della Cava: I would say mobile is the thing to keep an eye on. Who can figure out just how good VR and AR can be on the smartphone? That’s something we all own right now, and if someone can find a way to give even a halfway-decent VR experience through the smartphone, that’s going to be powerful because we already own it. It really promises the short burst of a VR experience.

Q: What problems lie ahead for virtual reality companies?

Terdiman: The biggest problem is consumer adoption. Consumers must understand that not only is VR cool, but that there is a lot for them to do with it. Right now, there’s a big wow factor, but then people often wonder, “What’s next?” Until people get past that hang-up, there will not be mass adoption of hardware that is necessary for mass consumption of software.

Wagner: VR is a pretty individual activity. You put on the headset and really have to keep to yourself. I imagine it will be tough to get people on board with the idea when it truly requires total separation from the real world in order to enjoy VR. At least when you use your phone, you can still pay attention (kind of) to the people and things going on around you.

della Cava: It’s going to be a timing thing. There’s tremendous potential but I’m just not sure where it’s going to go now. There may an experimental period for the next five years, but it’s exciting especially in the enterprise space where you can see a lot more practical applications, especially with AR. Imagine getting instructions remotely on fixing an engine. That’s more real right now.

Q: In what sectors do you see virtual reality serving the most purpose?

Terdiman: I think it will be great for social experiences and for entertainment. People will be able to use VR to preview travel they might want to do. They’ll be able to learn things they wouldn’t be able to otherwise. Ultimately, though, I see it as a major entertainment medium, both for games and for music, sports and scripted stories.

Wagner: I think it’ll be important for mental health reasons—folks who have depression or anxiety or a fear. I could see it really making an impact there.

della Cava: It’s got strong potential—if it’s rolled out the right way—for sports and entertainment. That’s the way VR could trump AR, because you really want to commit fully to that experience.

Want to keep up with the latest trends in virtual reality? Follow us on Twitter @HighwirePR.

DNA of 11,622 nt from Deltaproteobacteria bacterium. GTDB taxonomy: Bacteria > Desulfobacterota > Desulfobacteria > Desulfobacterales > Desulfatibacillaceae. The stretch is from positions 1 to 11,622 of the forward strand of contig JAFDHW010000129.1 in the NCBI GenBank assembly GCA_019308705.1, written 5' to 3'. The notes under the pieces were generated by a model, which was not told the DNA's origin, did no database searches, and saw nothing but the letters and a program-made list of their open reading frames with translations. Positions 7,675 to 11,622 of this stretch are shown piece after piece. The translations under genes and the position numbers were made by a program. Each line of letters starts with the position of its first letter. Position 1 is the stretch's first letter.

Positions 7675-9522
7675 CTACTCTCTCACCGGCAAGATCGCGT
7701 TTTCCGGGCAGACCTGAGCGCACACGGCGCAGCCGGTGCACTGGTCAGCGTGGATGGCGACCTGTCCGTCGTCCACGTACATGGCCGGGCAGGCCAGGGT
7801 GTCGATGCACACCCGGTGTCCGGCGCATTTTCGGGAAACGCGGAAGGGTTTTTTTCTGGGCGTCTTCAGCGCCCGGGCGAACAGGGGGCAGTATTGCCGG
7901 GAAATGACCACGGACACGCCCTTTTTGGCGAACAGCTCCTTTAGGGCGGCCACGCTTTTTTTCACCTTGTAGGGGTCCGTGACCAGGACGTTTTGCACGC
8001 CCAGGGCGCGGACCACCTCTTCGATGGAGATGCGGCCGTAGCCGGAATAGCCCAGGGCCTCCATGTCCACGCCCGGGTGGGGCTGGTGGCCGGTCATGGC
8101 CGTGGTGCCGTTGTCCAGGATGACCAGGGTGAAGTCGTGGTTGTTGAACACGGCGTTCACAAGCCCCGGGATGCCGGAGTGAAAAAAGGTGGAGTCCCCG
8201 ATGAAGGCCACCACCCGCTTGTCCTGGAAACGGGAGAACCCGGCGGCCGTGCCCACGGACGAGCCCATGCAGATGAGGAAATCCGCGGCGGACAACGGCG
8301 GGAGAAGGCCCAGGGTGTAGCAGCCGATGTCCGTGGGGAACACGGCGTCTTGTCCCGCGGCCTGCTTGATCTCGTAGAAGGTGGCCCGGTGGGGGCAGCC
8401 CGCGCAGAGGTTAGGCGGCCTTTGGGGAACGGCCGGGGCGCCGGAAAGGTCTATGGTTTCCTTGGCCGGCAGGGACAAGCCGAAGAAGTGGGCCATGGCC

Daniel Terdiman is a senior writer at Fast Company covering emerging technology. Follow him on Twitter @GreeterDan.

Kurt Wagner is a social media reporter at Recode. Follow him on Twitter @KurtWagner8.

Marco della Cava is a technology and culture reporter at USA Today. Follow him on Twitter @MarcodellaCava.

 

How to Create Buzz Around a User Conference Show

Prepping for a Big Event

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User conferences are a great way for technology companies to engage with their customers, partners and the broader IT ecosystem, as it provides a forum for exchanging ideas, sharing best practices and having fun together. They are also great venues for engaging with analysts, bloggers and journalists following a market. But all the activity means nothing without inciting the right kind of interest and maximizing its impact.

This spring we experienced this first hand as we worked with Confluent on the inaugural Kafka Summit and with Twilio on the fifth annual SIGNAL conference. Below are some of our key lessons learned and best practices around creating buzz before, during and after an event.

Before the Big Day

Planning and prepping for user conferences like Kafka Summit and SIGNAL should always begin with strategic thinking and an end goal in mind. Our approach typically begins by thinking about what we can do to track back to the business goals of our clients. For example, are we trying to help drive enterprise sales or downloads, strengthen and cultivate partnership relationships or raise awareness to help recruit top talent? Having a clear understanding of the team’s goals means that we can map out specific ways to support those desired outcomes.  

The Elements

In helping reach those goals, the following elements are crucial to the game plan:

1. Engagement: A conference brings together a unique community and it’s important that you communicate with all audiences. Here are a few ideas:

  • Capture Presentations, Insights and Interviews on Camera: Live streaming keynote presentations and other talks is a great way to broaden the reach for both your event and the experts on stage. If you can’t execute on that, at least capturing all the presentations on camera provides shareable content to use after the event. Further, we recommend hiring a separate video team (or two) in order to also record show floor interviews with customers, partners and other experts onsite. It’s an economical way to secure a large volume of interviews and also provides an interesting backdrop for B-roll footage you will need down the line. Don’t forget to bring video release waivers to get signed on the spot to help expedite approval for posting videos online.
  • Create an Event App: Offering participants an app to help them navigate your event and provide real-time feedback will keep them engaged. Solicit input on speakers, sessions, the food, the venue, registration process, and associated events like a hackathon or after party. Best of all you will receive immediate input on what resonated with your community and areas to improve on next time. The app also makes it simple to recap the event and share insights each day or at the close of the event.